The Targeted Charging Review (TCR) was launched by energy regulator Ofgem in 2017, with the aim to reduce distortion across the energy network. In November 2019 Ofgem finalised a plan for how TCR changes will be implemented for electricity customers. This guide looks at how these changes will impact energy costs.
Around 25% of a typical electricity bill is made up of Transmission Network Use of System (TNUoS) and Distribution Use of System (DUoS) charges. These charges cover the costs of maintaining the networks that transport energy from the point of generation across the National Grid, and subsequently from the grid to end users.
Known more commonly as transmission and distribution charges, these costs are split into two parts: residual, the cost of maintaining the network and forward-looking, the cost of expanding the network.
TCR changes only effect the residual element, which is 90% of TNUoS and 50% of DUoS.
The UK electricity system has evolved dramatically in the last 50 years, with an increasing number of consumers investing in their own electricity generation and storage solutions. This has made predictability and management of the system more difficult, and some users have been able to avoid TNUoS and DUoS charges, typically by powering down during peak times.
Ofgem’s TCR Review is intended to address this and ensure that costs are distributed fairly.
Currently the residual charge is built into the unit rate (p/kWh). However, from April 2022 suppliers will charge a fixed amount per supply (£/day), which will be built into the standing charge. This should, in theory, ensure that similar sized supplies pay the same amount towards maintaining the network.
Balancing Services Use of System (BSUoS) charges will be based on gross demand (previously net demand). This will also see the removal of the embedded benefit for a small generation.
TNUoS and DUoS residual will be charged as a fixed cost for all electricity consumers. This means charges will be built into the standing charge (£/day) instead of the unit rate (p/kWh), as it is currently.
New TNUoS charges will be based on a series of fixed charging bands set for the whole country.
New DUoS charges will be based on a series of fixed charging bands set for each distribution area.
How will you be charged?
With the exception of unmetered supplies, all non-domestic supplies will be placed in one of several bands, depending on size, which will determine how much customers pay for TNUoS and DUoS costs.
Network Operators are creating new Line Loss Factor (LLF) classes to be implemented by October 2021, which will ascertain which charging band supplies fall under.
Supplies will remain in this band until 2026, unless there has been a material change onsite, i.e. more than 50% increase or decrease in annual consumption/maximum installed capacity.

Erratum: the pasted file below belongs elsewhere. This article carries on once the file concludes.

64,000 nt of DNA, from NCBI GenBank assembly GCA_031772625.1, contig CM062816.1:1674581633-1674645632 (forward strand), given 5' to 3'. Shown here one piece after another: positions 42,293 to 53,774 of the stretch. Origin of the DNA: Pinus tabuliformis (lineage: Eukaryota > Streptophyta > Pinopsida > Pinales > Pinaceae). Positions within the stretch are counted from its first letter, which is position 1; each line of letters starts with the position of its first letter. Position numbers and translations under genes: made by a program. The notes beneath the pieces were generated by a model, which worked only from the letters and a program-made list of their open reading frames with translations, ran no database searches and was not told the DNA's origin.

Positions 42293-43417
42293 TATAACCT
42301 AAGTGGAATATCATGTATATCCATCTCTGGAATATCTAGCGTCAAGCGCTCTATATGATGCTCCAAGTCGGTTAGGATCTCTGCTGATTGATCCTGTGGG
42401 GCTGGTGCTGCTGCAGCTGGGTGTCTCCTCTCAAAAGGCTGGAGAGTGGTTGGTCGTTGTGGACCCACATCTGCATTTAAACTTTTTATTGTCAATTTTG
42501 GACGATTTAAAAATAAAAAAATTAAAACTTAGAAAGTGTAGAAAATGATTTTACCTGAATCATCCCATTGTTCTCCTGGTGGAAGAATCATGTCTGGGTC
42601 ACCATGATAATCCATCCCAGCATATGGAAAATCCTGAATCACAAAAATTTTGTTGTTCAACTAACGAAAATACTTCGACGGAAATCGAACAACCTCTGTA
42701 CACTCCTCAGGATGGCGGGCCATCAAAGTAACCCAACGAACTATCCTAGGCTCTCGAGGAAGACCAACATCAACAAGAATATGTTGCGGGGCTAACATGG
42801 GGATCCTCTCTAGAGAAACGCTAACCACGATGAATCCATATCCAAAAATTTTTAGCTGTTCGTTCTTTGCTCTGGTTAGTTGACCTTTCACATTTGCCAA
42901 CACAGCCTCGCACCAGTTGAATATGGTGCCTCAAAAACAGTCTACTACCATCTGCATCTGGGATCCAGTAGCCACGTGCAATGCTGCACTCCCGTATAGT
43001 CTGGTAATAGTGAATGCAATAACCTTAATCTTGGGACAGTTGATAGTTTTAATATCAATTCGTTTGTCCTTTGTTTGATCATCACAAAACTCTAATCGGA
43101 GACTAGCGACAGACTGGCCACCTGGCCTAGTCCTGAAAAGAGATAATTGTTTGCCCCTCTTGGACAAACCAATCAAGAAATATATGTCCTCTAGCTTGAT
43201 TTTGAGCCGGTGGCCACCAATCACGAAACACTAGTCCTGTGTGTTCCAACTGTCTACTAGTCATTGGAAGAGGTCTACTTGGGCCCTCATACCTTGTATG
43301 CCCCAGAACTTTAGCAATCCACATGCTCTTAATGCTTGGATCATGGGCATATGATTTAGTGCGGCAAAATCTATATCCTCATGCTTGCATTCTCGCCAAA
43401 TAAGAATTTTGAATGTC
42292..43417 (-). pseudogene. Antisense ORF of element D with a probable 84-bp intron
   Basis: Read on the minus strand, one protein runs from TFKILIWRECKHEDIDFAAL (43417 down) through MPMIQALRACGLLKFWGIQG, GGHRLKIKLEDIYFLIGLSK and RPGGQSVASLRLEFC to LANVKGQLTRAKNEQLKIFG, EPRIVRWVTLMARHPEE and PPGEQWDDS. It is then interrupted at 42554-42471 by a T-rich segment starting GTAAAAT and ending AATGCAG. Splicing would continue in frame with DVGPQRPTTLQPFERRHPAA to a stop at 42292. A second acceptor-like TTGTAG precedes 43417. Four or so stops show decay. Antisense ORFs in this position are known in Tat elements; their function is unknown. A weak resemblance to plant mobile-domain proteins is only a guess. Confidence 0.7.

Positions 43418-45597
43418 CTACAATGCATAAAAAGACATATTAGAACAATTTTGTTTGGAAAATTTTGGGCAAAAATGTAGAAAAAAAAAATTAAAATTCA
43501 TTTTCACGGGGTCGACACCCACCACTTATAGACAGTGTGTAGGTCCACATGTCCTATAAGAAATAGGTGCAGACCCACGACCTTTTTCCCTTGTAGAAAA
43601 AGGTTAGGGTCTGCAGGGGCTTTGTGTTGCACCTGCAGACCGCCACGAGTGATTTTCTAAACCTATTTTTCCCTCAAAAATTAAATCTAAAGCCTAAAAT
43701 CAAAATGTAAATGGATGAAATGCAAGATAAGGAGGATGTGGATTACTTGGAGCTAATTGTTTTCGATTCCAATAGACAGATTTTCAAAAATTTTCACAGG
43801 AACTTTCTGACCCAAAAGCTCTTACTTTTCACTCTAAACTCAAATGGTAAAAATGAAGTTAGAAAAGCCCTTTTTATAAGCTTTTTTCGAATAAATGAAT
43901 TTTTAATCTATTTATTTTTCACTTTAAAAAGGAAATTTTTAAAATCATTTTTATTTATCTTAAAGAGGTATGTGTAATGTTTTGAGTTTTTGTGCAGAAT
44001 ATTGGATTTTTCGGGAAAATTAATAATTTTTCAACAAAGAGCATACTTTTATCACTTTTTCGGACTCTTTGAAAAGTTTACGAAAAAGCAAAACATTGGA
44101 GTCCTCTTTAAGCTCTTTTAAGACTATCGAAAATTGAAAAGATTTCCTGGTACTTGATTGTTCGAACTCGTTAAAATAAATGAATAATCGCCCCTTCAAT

Changes to Triads
Currently, residual and forward-looking costs are only charged during the Triad period. This is the highest winter peak period between November and February. No costs are charged between March and October, as they are deferred to the Triad period.
By reducing consumption or switching to onsite generation during the Triad period, some users have been able to avoid TNU0S and DUoS charges. Ofgem have therefore decided to remove Triads from April 2022 to address the issue.
The final Triad season will take place over winter 2021/22 and there will no longer be any incentive for Triad avoidance. Those who have been avoiding the winter peak periods are likely to see their electricity bills increase once the benefit ends.
What happens now?
To allow for the switchover, there will be a transition period between April 2022 and April 2023.
If your electricity contract starts in April 2022 (for a 12-month term), you probably won’t notice a dramatic change in your electricity charges.
However, any electricity contracts agreed between May 2021 and March 2022 will include both old winter charges (p/kWh) and new fixed charges (£/day).
This means the closer the contract start date is to October, the more customers are likely to see an increase in rates, particularly in the standing charge.
Most suppliers are building these costs into their quoting framework now, to avoid hitting customers with an additional charge in the future.
Low consuming supplies will likely pay a larger proportion in fixed charges, relative to the total bill, compared to high consuming supplies within the same charging band.
Comparably, higher consuming supplies will pay a smaller proportion in fixed charges, compared to the charging band’s average, compared to lower consuming supplies in the same bracket.
We will be closely monitoring TCR developments and announcements from Ofgem, to guide our clients through these changes. Should you have any queries or concerns, please do not hesitate to get in touch.